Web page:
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The Five W's of Planned Giving

Who should you ask? The first group of donors you should ask to make a planned gift are your recurring donors. In a study published by Giving USA in 2019, more than 50% of donors who supported the organization in their estate plans had been donating to that organization for longer than 20 years.

What should you ask? Ask to leave a legacy or to honor a loved one, friend or family, but don’t ask to leave a bequest or a charitable annuity. Words like bequest and annuity are jargon that an average donor may not know. However, the words honor and legacy invoke emotions in a donor that can help motivate the donor to include your organization in their will.

When should you ask? According to research by Giving USA Foundation, the average age donors wrote their first will is 44 years old and over half (53%) of donors who made a planned gift, do so when writing their first will. It would seem timely to ask prior to a donor making their first will or when they are changing their will.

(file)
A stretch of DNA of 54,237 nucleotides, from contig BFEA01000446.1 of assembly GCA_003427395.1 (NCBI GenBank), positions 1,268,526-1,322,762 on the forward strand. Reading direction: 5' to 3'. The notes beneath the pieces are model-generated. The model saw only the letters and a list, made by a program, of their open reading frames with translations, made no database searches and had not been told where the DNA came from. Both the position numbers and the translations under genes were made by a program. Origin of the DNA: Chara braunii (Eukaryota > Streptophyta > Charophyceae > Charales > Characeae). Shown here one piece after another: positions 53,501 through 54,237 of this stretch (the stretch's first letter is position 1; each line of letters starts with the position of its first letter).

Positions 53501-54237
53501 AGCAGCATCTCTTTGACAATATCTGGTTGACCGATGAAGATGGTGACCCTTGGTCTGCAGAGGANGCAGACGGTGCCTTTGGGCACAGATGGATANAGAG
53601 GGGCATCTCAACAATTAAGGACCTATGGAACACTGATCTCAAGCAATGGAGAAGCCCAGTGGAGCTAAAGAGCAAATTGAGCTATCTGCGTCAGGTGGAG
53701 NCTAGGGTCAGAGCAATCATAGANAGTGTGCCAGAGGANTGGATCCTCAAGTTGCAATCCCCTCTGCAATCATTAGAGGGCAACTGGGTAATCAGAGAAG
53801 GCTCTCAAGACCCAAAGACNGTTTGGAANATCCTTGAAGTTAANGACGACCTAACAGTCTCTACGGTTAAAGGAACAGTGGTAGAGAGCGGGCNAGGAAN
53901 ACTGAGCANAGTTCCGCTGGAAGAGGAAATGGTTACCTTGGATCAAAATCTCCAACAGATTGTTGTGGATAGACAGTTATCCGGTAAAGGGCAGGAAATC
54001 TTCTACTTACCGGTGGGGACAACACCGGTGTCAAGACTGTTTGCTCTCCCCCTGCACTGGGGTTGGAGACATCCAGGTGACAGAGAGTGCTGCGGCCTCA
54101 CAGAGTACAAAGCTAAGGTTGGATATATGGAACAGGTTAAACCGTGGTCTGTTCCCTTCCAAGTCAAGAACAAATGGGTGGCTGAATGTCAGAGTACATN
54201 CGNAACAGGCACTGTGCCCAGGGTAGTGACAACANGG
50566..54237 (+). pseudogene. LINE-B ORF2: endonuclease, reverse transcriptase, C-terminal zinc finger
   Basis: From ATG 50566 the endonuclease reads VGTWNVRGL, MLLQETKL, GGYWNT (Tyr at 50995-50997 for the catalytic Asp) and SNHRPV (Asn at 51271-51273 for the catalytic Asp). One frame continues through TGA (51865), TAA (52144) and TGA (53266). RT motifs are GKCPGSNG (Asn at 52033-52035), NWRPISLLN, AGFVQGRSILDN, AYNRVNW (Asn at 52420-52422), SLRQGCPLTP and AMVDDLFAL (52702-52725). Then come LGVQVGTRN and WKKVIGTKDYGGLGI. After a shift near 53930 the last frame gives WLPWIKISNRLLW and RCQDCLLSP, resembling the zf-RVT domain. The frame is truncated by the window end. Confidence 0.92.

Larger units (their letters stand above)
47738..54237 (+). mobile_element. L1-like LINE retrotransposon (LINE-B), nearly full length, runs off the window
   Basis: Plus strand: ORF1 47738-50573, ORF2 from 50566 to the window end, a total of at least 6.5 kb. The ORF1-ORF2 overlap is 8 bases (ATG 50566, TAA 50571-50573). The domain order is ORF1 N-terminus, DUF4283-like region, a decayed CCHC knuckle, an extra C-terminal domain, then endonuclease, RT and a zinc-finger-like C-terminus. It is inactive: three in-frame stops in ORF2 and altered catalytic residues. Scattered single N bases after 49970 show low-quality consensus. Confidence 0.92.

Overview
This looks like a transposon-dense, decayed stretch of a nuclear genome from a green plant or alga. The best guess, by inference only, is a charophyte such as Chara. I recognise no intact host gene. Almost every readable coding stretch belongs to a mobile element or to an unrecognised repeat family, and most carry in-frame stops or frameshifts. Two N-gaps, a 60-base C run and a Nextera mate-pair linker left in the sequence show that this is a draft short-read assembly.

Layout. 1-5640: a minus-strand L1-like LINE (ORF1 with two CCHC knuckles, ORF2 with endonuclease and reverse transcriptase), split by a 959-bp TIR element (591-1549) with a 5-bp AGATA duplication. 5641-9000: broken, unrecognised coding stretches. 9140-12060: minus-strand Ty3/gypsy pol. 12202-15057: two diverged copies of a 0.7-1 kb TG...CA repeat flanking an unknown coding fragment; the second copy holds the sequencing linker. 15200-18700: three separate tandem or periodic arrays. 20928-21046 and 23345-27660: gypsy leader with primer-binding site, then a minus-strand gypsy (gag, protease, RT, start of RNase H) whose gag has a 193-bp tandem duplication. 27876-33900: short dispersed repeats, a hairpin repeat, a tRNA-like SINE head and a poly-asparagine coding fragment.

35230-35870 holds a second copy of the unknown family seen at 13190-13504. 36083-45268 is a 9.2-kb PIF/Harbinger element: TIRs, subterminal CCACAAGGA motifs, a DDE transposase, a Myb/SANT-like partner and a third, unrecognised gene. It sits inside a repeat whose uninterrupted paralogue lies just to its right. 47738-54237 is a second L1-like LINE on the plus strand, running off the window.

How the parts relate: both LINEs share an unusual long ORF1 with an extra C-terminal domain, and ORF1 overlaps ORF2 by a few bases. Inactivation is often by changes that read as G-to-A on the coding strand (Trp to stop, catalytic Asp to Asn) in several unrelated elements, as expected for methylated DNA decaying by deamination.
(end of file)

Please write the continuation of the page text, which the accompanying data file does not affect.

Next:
Where should you ask? Wherever appropriate. Let donors know that estate gifts are welcomed whenever you provide ways to support the organization. These asks should be included in annual reports, on websites, and within pamphlets.

Why should you ask? According to Giving USA Foundation, 70% of donors who made a planned gift were asked to make a planned gift. Not everyone knows that there is a way to support a cause with great meaning after they have moved on from this life.

How should you ask? To learn how to ask for a gift and more on the 5-Ws, join Paul Strawhecker in a special presentation for AFP Nebraska titled “Know Your Role in the Planned Giving Ask” Register here!